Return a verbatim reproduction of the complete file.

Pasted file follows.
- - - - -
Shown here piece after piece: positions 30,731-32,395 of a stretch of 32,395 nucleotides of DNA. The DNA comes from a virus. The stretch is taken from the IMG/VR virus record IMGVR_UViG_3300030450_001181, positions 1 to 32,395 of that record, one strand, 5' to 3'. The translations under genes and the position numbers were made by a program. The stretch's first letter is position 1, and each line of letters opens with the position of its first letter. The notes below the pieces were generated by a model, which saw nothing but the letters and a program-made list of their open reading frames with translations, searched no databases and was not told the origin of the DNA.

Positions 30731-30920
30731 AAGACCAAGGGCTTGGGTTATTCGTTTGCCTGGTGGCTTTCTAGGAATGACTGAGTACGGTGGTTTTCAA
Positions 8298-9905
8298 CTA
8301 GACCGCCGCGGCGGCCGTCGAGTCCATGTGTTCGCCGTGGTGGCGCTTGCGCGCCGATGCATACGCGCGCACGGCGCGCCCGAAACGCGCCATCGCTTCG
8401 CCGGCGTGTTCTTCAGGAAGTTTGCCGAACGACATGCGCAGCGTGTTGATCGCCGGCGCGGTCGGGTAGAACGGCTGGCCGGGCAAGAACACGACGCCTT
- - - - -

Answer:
Shown here piece after piece: positions 30,731-32,395 of a stretch of 32,395 nucleotides of DNA. The DNA comes from a virus. The stretch is taken from the IMG/VR virus record IMGVR_UViG_3300030450_001181, positions 1 to 32,395 of that record, one strand, 5' to 3'. The translations under genes and the position numbers were made by a program. The stretch's first letter is position 1, and each line of letters opens with the position of its first letter. The notes below the pieces were generated by a model, which saw nothing but the letters and a program-made list of their open reading frames with translations, searched no databases and was not told the origin of the DNA.

Positions 30731-30920
30731 AAGACCAAGGGCTTGGGTTATTCGTTTGCCTGGTGGCTTTCTAGGAATGACTGAGTACGGTGGTTTTCAA
Positions 8298-9905
8298 CTA
8301 GACCGCCGCGGCGGCCGTCGAGTCCATGTGTTCGCCGTGGTGGCGCTTGCGCGCCGATGCATACGCGCGCACGGCGCGCCCGAAACGCGCCATCGCTTCG
8401 CCGGCGTGTTCTTCAGGAAGTTTGCCGAACGACATGCGCAGCGTGTTGATCGCCGGCGCGGTCGGGTAGAACGGCTGGCCGGGCAAGAACACGACGCCTT